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    Doha: How Business Can Benefit

     

     
     
    © International Trade Centre, International Trade Forum - Issue 3/2002

    Advocacy for trade development - why, how, when, with whom - is the underlying theme of this issue of Trade Forum, which explores how business can benefit from the Doha Development Agenda.

    The current WTO negotiations, due to end on 1 January 2005, offer a window of opportunity to the business sector in developing countries and transition economies to shape new trade rules. The last WTO Ministerial Conference (Doha, November 2001) and the resulting Doha Ministerial Declaration put the needs and interests of developing countries at the heart of the negotiations. Yet too few business leaders in these countries understand the opening this gives them in trade negotiations.

    The GATS review process, for example, gives exporters the chance - before March 2003 - to influence national liberalization offers related to services. Do exporters and services associations know how to take advantage of this? In another example: sanitary and phytosanitary measures, which relate to trade in fresh and processed agricultural goods, affect many developing countries. Is business telling the right parties what assistance they need to export the products with the greatest potential?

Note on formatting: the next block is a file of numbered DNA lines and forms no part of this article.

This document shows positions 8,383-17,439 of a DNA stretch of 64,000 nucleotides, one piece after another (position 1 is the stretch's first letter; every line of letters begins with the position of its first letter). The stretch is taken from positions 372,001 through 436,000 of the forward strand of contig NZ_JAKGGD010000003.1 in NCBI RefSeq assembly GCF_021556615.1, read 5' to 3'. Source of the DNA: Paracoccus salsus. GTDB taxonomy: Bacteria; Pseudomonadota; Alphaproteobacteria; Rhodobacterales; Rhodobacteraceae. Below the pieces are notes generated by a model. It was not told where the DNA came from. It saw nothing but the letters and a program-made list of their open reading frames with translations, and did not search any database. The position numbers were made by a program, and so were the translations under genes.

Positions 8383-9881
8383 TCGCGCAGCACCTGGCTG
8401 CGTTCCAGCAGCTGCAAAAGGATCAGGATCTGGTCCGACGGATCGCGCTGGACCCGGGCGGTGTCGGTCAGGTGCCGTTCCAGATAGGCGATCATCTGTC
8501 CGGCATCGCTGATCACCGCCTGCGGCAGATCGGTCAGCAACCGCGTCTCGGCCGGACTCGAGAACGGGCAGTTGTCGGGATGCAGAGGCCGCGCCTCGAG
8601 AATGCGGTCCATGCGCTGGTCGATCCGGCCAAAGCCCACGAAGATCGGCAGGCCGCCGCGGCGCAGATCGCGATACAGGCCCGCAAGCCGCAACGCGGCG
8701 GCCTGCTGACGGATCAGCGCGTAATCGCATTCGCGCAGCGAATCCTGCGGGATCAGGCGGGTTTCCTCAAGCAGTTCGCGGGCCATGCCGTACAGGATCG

Business communities in developing and transition economies have been able to advocate successfully to improve their competitive position in international markets. What lessons can we learn from their experiences? Businesses need to know more about the WTO rules. They need to understand that effective advocacy is based on clear strategy and dialogue among a wide range of industry sectors, as well as government, academia, industry associations and international organizations.

    Successful business advocacy does more than promote narrow interests. In the long term, the government-business dialogue is the foundation for an export-competitive trade environment that contributes to overall development and reduces poverty.

    In exploring the "why" and "how" of business advocacy for developing and transition economies, this edition of Trade Forum covers all the above points and more. We welcome, as always, your comments, and hope that this issue will help you and your network to reap more of the benefits of the global trading system.


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